The objective of a growing number of trends within the data sphere is to empower the business user through what has become known as the consumerization of IT.
Developments in self-service Business Intelligence, Cloud Computing, mobile technologies, and the proliferation of the Bring Your Own Device phenomenon has enabled end users to work from virtually anywhere, continually access sensitive enterprise data, and license a degree of autonomy that was previously forbidden by centralized, slow moving IT departments.
The reality is that the consumerization of IT and the movement towards mobile devices would gain much more traction if there was a way to both preserve that autonomy and limit it, to restrict access to corporate data yet not the use of access devices for personal reasons, to adhere to governance and compliance while circumscribing discovery, and to ensure data loss protection on remote devices in a manner akin to that within the physical confines of the enterprise on what are becoming swiftly disappearing desktops.
Now, such a solution exists. Druva’s inSync suite addresses all of these security concerns and more, and is helping to pave the way for the consumerization of IT, the empowerment of the business user, and a new role for IT departments as consultants to, rather than gatekeepers of, the latest technological advancements. According to Druva’s Vice President of Marketing Ty Lim:
“Breach is actually not a responsibility just for IT now; it’s a responsibility for everybody. It we look at SaaS and how it has disrupted the marketplace and how we go about this, if we want to remove some of the buying power out of IT and into the hands of the business owner, as business unit leaders we also have to be much more open and receptive to the fact that now we also bear the burden of thinking about security.”
Within the Cloud
The solution provided by Druva—like that of so many other recent developments within the data landscape—is facilitated by the Cloud. Whereas initially the Cloud was considered dubious because of issues of security, recent advancements have enabled it to present numerous distinct advantages for data integration and security, including:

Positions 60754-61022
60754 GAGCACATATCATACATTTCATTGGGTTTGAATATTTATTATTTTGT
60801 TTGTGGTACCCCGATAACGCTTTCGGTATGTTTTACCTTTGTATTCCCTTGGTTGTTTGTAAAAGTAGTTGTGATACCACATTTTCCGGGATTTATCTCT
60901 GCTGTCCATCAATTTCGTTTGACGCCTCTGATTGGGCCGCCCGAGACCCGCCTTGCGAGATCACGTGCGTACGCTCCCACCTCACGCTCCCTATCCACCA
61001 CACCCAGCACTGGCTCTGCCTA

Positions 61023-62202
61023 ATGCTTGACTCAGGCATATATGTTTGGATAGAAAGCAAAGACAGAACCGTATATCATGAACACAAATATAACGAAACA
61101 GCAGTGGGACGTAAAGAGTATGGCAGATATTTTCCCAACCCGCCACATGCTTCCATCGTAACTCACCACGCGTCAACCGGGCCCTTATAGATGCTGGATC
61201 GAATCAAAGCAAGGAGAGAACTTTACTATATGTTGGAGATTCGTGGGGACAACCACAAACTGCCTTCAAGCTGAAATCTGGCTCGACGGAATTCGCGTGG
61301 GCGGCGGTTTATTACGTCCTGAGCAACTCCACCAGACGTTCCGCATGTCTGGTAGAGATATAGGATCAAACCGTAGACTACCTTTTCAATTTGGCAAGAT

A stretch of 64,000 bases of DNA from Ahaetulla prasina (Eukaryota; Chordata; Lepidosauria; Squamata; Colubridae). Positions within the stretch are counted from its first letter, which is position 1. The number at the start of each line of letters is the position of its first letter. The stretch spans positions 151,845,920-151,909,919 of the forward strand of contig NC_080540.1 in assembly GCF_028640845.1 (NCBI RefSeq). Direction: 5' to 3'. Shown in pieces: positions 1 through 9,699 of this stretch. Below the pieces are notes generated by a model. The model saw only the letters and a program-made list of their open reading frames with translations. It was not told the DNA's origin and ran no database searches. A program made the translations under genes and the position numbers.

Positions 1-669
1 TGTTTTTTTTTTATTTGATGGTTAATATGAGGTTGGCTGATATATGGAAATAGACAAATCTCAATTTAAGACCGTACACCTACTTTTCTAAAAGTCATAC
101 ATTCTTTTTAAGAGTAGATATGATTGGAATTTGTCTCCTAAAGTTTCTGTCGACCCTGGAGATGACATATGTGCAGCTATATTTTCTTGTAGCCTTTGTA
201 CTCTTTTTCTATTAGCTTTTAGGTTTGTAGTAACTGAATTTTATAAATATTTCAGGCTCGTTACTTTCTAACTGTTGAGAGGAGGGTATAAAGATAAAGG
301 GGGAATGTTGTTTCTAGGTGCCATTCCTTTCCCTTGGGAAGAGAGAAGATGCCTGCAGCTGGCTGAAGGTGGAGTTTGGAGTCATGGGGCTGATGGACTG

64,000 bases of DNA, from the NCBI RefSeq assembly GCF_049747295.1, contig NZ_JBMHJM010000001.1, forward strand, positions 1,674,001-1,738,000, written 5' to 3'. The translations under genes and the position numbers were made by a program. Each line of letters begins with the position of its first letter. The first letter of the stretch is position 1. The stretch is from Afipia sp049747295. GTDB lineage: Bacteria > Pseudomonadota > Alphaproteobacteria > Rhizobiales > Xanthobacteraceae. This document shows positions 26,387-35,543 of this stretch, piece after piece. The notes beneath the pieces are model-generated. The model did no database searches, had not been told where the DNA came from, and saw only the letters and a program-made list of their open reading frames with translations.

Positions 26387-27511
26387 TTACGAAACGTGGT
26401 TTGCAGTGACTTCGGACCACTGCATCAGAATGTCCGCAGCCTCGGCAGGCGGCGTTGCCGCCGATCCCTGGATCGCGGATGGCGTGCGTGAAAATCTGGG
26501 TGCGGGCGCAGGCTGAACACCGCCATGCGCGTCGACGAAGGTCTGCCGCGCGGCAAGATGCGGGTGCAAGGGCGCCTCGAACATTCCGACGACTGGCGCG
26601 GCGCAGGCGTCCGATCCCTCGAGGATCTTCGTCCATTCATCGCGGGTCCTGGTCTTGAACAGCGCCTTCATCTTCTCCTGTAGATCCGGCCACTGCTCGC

- Integration with legacy systems: The most readily available way to still get value out of legacy systems while updating them to the current climate of mobile technology and access is by implementing a layer of data visualization and accessing them through the Cloud. This method ensures continued usage of traditional data sources and permits users to augment both cloud-based security with that of on-premise legacy systems.
- Data-centric approach: Security measures implemented via the Cloud are data-centric as opposed to others which may be centered around specific applications devices. With the consumerization of IT, devices and applications are readily changing and easily outmoded within a year or two. Security measures through the Cloud, however, are based on the data itself (regardless of how it is accessed) and have the potential to last much longer.
- Less Infrastructure, More Security: Similar to the advantages gained by utilizing a content-centered approach through the Cloud instead of an application-centered or device-centered one is the fact that utilizing the Cloud enables a plethora of security measures (encryption, restricted access, BYOD policies) without additional infrastructure and its considerable costs. Competitive cloud-based enterprise security providers such as Druva are technology agnostic.
Most importantly, utilizing the Cloud to secure data reflects the growing trend towards the fast-paced, dynamic, data-driven work environment in which business and end users currently work. Lim considered the fact that:
“The Cloud is now much more prepped to store sensitive data, and solution providers are actually innovating so much with security now that it makes people much more comfortable. The speed at which AWS Amazon cloud is delivered on scale, and at which security solution providers are able to deliver on things like data protection and visualization of enterprise apps has organizations are thinking, ‘how do I not invest in additional infrastructure’, because it’s going to be legacy in a year anyway.”
Governance, Backup and Privacy